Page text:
Eric was just as eager to sign a deal and begin his pro career. His agent, Hall of Famer Bobby Orr, worked out a deal with the Canes, ensuring the rookie would be ready for training camp. As the preseason started, Eric looked un-phased by his new surroundings. He was skating free and easy, meshing well with his teammates, and even led the league with seven goals.

Eric continued to play well once the regular season began. His rookie year started with a bang in Boston, as he scored his first NHL goal with less than two minutes left in the third period to beat the Bruins. He picked up his first assist n the same game, launching a five-game helper streak. In February, Eric was tabbed for the YoungStars Game during the league’s All-Star Weekend. He netted a goal in the first period, as his Eastern Conference squad defeated the West 6-4.

As the campaign progressed, Eric experienced the normal ups and downs of any NHL rookie. The grind of the 80-plus game season took its toll. He had nights when his legs were lively and others when he felt sapped of all his energy. He rushed good scoring opportunities and got caught at times trying to do too much with the puck. Opponents tested him with hard hits in the corners and stick-checks in front of the net. Eric loved every second of it.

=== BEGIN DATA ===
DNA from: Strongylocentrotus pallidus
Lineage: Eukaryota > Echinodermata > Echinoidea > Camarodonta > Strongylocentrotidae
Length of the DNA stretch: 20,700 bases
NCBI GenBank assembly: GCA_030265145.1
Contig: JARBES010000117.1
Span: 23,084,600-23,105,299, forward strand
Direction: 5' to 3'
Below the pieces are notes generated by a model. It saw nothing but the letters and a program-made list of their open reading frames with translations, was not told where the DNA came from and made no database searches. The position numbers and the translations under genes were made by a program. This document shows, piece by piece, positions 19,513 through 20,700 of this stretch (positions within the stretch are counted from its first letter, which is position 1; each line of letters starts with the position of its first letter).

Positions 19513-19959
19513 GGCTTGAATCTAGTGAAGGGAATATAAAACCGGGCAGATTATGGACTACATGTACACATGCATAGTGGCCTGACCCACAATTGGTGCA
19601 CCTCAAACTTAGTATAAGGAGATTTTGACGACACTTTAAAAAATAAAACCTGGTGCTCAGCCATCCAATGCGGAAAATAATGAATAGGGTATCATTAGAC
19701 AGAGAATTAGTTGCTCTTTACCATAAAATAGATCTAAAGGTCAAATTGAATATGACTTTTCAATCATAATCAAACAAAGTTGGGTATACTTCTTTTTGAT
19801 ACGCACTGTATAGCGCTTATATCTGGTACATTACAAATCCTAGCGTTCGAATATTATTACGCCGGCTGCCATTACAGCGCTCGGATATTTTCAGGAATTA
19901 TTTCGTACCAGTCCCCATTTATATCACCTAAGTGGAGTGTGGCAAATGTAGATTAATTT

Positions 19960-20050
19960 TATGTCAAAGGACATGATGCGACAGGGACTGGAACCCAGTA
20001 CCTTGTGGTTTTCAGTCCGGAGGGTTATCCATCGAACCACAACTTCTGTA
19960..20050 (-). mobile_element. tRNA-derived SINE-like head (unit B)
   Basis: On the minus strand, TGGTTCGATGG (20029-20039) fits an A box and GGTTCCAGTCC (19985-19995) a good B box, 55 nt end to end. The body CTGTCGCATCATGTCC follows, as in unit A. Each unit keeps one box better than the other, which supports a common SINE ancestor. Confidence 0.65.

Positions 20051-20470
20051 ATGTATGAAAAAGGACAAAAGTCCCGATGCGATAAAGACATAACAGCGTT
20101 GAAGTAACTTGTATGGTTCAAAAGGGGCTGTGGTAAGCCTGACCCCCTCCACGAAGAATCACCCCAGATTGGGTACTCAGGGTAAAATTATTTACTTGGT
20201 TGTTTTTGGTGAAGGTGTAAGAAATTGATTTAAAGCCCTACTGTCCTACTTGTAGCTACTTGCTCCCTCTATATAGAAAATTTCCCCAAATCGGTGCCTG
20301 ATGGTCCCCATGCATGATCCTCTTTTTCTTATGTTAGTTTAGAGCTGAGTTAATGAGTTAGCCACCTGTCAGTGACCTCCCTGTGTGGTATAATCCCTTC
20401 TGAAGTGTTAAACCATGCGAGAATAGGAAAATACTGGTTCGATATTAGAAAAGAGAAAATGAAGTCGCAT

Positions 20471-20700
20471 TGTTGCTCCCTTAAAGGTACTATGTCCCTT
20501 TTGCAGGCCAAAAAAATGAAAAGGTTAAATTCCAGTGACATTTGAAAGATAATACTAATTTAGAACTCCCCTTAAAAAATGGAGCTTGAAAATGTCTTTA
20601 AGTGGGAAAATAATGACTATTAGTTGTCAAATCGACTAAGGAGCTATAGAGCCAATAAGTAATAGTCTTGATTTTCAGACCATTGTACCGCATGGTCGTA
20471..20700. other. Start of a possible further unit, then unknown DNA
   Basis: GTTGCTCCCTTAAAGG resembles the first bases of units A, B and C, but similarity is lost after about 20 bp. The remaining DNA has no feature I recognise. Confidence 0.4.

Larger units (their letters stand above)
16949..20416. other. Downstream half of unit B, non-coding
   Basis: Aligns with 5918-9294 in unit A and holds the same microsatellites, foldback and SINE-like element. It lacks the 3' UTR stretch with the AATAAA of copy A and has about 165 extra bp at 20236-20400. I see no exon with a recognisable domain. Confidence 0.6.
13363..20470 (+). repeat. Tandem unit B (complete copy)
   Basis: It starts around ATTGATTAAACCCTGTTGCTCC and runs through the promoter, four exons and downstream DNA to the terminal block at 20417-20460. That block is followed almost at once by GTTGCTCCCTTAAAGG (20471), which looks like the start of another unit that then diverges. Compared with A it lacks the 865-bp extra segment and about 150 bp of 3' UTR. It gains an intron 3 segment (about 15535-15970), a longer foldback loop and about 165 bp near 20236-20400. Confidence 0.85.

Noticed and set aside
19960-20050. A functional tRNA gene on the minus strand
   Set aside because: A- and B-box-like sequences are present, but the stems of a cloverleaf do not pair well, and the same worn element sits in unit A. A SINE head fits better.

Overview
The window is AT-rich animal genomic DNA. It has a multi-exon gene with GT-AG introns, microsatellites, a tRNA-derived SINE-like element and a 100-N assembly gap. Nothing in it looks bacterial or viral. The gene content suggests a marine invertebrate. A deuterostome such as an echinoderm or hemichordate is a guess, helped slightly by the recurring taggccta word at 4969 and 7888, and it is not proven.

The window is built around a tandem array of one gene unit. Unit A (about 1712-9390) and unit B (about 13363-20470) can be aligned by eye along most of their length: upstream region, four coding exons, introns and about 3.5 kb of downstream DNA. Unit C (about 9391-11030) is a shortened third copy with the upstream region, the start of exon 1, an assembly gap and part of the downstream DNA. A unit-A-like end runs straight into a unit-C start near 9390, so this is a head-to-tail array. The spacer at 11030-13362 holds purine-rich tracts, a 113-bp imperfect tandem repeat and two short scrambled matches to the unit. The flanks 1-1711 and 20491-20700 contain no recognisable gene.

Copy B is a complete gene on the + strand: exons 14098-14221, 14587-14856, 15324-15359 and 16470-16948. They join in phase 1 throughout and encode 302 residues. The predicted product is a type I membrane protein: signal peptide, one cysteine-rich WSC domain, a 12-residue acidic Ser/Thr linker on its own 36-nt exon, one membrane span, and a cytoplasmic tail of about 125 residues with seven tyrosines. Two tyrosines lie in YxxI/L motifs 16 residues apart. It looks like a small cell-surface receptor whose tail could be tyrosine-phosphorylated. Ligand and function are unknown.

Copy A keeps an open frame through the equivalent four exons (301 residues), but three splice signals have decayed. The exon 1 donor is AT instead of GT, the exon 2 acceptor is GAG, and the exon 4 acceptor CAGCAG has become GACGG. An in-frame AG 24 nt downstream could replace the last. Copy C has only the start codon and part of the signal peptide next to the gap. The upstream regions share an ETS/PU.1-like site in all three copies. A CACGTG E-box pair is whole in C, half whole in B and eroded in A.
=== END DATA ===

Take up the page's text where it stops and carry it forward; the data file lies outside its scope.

While his final numbers (11 goals and 20 assists) didn’t necessarily show it, Eric impressed teammates and opponents alike with his jump from junior hockey to the NHL. Ron Francis helped a lot in easing the rookie’s adjustment to the pro game. From the moment he joined the Canes, Eric had been compared to the 23-year veteran, both for his ability and team-first attitude. Playing in his final season, Francis took Eric under his wing and offered sage advice. “Be consistent every night,” he told Eric time and again.

Eric made another fast friend in Erik Cole. In his third NHL season, Cole was also an excellent role model for Eric. The two roomed together on the road, usually spending their nights watching hockey highlights on ESPN in the their hotel room. Unfortunately, Carolina didn’t make too many of those reels. The Canes finished under .500 with 76 points and failed to qualify for the playoffs.

The 2004-05 campaign turned out to be a lost one for the NHL, but not for Eric. When players and owners coundn't come to a labor agreement, the entire season was cancelled. Like other young stars, Eric didn’t sit idle. He signed a deal with the Lowell Lock Monsters of the American Hockey League, which attracted an impressive collection of NHL veterans looking to stay sharp during the lockout. Eric learned a lot from two Lowell teammates, Chuck Kobesaw and Colin Forbes, particularly when it came to the physical part of the game.